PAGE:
A deep understanding of enzymatic processes requires an atomic-level description, which is often beyond experimental techniques but achievable through synergy with computational chemistry. This purely computational project proposes a step change in the modelling of an enzyme’s active site by building on the foundations laid by a novel force field method called FFLUX. This method is based on the best modern definition of an atom inside a molecular system. FFLUX uses machine learning to train these atoms to “know what to do” in a previously unseen atomic configuration. In other words, quantum mechanically accurate energies and forces between atoms in an enzyme’s active site are readily available. Hence, the potential energy surface of the active site can be quickly and accurately explored, both statically and dynamically.
A suitable prototype case for using FFLUX in enzyme engineering are terpenoids. They are the most abundant and largest class (>75,000) of natural products. Most are commonly found in plants, with biological roles ranging from interspecies communication to intracellular signalling and defence against predatory species. Their commercial use is wide ranging as pharmaceuticals, herbicides, flavourings, fragrances and biofuels. Molecular dynamics simulations suggest that the monoterpene synthase class of enzymes do not undergo large-scale conformational changes during the reaction cycle (after initial substrate binding), making them attractive targets for structured-based protein engineering to expand their catalytic scope toward alternative monoterpene scaffolds. This very important class of compounds has been thoroughly studied in the MIB, enriching interaction with experimentalists.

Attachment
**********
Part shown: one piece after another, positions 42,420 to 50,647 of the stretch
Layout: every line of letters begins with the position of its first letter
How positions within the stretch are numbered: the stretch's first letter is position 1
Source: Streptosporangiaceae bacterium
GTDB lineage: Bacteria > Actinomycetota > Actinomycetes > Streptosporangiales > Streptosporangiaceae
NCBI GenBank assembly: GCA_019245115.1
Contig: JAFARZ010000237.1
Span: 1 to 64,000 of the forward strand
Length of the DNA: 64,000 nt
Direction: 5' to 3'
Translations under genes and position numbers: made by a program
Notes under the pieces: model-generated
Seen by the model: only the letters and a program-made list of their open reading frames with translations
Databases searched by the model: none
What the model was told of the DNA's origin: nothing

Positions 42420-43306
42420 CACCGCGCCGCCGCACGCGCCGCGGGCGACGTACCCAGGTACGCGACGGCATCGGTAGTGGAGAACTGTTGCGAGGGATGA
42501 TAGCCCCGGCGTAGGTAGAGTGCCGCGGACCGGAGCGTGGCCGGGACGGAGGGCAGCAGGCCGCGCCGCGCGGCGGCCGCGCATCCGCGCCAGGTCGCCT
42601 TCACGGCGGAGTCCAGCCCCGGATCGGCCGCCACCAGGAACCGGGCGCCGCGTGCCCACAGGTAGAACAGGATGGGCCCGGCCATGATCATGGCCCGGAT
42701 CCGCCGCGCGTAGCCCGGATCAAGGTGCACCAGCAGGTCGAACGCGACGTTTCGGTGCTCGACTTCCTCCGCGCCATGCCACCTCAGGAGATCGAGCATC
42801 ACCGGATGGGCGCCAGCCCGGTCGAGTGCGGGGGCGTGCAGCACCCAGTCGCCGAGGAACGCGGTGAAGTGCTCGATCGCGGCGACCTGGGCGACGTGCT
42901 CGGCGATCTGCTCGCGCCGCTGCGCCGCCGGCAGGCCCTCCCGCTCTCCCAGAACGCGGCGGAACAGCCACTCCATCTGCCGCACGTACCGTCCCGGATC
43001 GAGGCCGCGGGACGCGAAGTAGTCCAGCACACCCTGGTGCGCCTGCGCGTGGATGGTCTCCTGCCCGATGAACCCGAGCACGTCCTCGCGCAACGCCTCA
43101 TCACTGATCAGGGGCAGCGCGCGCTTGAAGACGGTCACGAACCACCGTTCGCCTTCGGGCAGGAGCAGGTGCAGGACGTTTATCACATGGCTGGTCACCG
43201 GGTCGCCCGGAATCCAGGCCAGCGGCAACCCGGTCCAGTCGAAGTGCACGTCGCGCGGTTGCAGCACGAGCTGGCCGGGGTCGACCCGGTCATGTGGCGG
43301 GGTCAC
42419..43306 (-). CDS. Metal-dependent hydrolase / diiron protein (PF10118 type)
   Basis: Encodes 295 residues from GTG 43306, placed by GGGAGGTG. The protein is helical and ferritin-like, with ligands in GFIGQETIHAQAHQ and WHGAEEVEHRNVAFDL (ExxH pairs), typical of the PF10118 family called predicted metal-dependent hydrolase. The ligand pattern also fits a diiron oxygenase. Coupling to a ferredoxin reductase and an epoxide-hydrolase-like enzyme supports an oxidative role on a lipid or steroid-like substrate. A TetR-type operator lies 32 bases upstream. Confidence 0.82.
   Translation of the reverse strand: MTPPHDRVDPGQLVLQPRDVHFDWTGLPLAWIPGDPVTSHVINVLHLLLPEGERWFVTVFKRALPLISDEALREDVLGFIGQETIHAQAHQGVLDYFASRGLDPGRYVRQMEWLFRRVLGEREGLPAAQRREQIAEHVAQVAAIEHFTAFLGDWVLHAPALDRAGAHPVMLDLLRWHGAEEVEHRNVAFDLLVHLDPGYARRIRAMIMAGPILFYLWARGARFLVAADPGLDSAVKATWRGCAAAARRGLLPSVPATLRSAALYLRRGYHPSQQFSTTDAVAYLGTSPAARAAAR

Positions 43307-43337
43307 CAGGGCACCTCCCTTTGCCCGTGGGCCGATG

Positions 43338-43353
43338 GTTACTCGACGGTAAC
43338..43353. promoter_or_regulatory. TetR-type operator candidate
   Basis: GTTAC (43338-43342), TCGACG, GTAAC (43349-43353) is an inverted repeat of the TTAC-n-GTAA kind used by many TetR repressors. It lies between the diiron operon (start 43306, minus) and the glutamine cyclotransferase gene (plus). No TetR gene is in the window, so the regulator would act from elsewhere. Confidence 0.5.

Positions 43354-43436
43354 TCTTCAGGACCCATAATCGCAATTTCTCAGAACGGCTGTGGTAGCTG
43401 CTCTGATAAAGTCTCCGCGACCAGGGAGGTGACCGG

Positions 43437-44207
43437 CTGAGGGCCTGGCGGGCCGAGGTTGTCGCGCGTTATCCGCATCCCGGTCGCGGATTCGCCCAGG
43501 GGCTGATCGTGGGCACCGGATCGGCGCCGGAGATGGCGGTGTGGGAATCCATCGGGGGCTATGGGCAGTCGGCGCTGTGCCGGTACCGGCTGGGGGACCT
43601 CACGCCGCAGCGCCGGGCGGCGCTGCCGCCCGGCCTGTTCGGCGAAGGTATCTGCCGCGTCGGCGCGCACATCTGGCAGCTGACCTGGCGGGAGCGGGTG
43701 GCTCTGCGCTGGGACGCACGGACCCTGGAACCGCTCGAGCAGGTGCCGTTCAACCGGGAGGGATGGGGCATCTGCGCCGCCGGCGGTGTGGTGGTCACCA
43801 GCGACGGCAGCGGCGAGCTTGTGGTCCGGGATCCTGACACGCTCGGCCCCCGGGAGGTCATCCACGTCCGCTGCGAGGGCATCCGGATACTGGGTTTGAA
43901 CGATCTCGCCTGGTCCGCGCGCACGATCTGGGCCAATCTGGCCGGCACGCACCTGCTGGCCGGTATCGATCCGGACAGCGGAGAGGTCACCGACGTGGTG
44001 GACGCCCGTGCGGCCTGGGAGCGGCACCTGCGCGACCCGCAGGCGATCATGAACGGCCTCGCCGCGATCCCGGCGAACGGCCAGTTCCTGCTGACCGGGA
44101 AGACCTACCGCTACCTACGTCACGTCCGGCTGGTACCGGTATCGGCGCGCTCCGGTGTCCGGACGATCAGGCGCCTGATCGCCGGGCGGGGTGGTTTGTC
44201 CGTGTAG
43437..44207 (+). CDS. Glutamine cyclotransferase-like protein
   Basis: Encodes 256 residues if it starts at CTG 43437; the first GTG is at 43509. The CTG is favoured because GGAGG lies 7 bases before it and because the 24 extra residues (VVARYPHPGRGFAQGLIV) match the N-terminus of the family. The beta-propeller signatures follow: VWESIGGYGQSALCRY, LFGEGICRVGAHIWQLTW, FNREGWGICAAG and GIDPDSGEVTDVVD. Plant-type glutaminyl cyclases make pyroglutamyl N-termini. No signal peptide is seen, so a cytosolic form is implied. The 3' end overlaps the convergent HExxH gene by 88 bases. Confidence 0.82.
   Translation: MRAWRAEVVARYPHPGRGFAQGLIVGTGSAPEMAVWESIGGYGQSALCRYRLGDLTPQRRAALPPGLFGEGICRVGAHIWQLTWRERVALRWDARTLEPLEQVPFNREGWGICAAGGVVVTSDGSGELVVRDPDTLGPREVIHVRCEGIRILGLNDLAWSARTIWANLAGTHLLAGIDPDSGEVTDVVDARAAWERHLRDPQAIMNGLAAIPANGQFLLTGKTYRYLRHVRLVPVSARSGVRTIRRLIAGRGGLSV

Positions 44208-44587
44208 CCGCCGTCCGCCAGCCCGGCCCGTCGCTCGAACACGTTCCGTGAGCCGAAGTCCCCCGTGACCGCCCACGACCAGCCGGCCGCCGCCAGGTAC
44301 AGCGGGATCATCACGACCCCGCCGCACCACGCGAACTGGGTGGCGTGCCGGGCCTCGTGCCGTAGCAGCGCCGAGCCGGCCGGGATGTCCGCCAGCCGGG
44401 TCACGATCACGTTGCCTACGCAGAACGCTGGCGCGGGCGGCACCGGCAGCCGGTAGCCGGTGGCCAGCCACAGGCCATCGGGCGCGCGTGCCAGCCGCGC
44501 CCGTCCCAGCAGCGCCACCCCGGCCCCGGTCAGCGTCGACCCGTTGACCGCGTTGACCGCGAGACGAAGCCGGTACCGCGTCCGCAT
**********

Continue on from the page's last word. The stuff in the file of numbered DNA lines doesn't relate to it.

The aim is creating a step change in the realism of modelling an enzyme’s active site. A rigorous yet accessible quantum mechanical description of a reaction is vital for ultimate progress. Only with detailed atomic insight into the mechanism of an enzymatic reaction, using FFLUX-for-enzymes, can one correctly rationalise the design of future enzymes.
Contact for further Information
Prof Popelier, firstname.lastname@example.org http://www.qct.manchester.ac.uk